Senate President Stuart Adams is not a conservative. He is an authoritarian.

Personal responsibility was once a fundamental tenet of conservatism, but not anymore.

(Francisco Kjolseth | The Salt Lake Tribune) Senate Speaker Stuart Adams, R-Layton, begins the start of the 2022 legislative session in the Senate Chamber at the Utah Capitol in Salt Lake City on Tuesday, Jan. 18, 2022.

The Utah Legislature began its 2022 session last week and wasted no time in reminding Utahns that the next 45 days will be about everything but making sure the state is in better shape. when they leave. Beehive State is considered one of the most conservative in the country, but its elected representatives have abandoned these principles in favor of performance art, lovemaking and indecency.

On Tuesday, Senate Speaker Stuart Adams R-Layton appeared at the opening session, not wearing a mask, after testing positive for COVID-19 twice that morning. Adams knew he was sick. He knew he shouldn’t be at the Capitol. He knew he shouldn’t shake hands, but he appeared anyway. Why? Because, like so many other Republican leaders, Adams has decided that “freedom” means he can do whatever he wants, regardless of the risk to others.

Personal responsibility was once a fundamental tenet of American conservatism. Not for Stuart Adams. His responsibility is to himself, his political ambitions and his willingness to perform for the more conservative voters in his constituency. His campaign slogan should be “Responsibility for you, but not for me”.

It wasn’t enough for Adams, however. It also had to violate another tenet of conservatism; that of local control. For decades, Republicans have argued that cities, counties and local school boards are best placed – that is, close to – their citizens and should be free from the power of the state to make decisions. decisions on their behalf. No more.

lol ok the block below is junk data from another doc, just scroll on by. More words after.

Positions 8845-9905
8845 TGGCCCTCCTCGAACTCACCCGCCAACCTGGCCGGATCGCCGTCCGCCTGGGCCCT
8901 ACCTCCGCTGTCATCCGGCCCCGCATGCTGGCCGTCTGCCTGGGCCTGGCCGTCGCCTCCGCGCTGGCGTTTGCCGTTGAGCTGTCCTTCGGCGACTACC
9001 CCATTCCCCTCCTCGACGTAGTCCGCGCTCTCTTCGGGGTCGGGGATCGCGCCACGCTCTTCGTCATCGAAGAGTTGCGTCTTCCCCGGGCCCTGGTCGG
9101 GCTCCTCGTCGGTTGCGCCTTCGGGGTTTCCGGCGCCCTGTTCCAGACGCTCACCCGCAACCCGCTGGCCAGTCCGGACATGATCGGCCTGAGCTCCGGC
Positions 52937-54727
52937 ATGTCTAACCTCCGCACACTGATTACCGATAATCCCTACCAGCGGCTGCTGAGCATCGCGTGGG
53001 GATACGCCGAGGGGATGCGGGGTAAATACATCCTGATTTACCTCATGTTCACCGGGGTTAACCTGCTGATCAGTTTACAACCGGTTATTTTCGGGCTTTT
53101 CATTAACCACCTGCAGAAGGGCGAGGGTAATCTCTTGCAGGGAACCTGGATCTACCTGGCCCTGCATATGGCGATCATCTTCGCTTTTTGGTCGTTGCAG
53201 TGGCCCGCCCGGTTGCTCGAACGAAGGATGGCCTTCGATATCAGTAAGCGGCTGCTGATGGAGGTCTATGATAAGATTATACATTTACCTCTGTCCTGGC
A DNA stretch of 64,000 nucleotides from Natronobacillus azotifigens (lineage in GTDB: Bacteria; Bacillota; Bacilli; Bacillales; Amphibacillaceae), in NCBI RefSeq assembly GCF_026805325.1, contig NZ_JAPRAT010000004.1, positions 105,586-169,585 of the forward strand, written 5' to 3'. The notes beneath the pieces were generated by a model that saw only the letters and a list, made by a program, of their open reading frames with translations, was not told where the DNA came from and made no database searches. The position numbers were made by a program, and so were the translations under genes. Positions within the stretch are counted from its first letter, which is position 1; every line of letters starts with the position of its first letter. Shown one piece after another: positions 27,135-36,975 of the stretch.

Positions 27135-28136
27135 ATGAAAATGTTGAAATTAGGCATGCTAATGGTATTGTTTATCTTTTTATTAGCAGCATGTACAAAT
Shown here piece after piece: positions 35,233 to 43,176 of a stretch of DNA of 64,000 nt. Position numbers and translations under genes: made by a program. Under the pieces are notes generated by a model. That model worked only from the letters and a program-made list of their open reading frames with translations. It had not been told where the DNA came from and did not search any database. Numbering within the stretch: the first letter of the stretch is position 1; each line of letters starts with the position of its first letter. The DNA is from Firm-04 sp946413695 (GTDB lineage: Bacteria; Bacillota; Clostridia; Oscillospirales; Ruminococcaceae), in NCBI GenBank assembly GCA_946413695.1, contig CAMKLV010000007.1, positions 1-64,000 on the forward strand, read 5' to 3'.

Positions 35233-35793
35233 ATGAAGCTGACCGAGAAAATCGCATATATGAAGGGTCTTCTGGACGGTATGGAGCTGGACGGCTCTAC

As the first act of the new legislative session, Adams ditched Senate rules to pass a resolution that repealed mask mandates in Salt Lake City, Salt Lake County and Summit County. Why would Adams do this? First because he could. Adams told reporters, “We’re just following the process.” Just by following the commands. Think about where this has gotten people before.

Perhaps we shouldn’t be surprised by Adams’ behavior. In 2020, he assured that Utah was stockpiling hydroxychloroquine as a treatment for COVID-19 despite no evidence it worked. Why did he do it? Ask the well-connected pharmacy that received $800,000 in taxpayers’ money to buy the useless medicine. The kicker? He didn’t bother to tell the state health authorities about it.

Or maybe we should ask him about developer sweetheart deals, like the one done literally in the dark of night on the last day of the 2020 session that allowed developers Nate Brockbank and Josh Romney to to annex Summit County lands without letting Summit County or Park City know in advance.

Or the plan hatched by the Legislature under the direction of the Military Installations Development Authority (MIDA) that allowed for the construction of a new complex at the back of Deer Valley using a funding gimmick that puts taxpayers at the mercy of bonds while seeing no local financial benefit for decades. Although it is in Wasatch County, the Legislature has ensured that residents will have no say in how the property is developed. Oh, did I mention Adams is the president of MIDA?

Stuart Adams’ attitude is not that of a civil servant, but that of someone who believes that neither he nor the legislature are accountable to anyone but themselves. . Even Governor Spence Cox, who heads a co-equal branch of government, doesn’t dare contradict him. As he sits in his gilded office, Adams is preoccupied with his own power, doling out favors to financial interests and making sure everyone in Utah knows who’s really in charge.

It’s not conservative. It’s not even Republican. It is an authoritarian worldview. And it’s spreading.

Reed Galen is co-founder of The Lincoln Project. He is a resident of Summit County.

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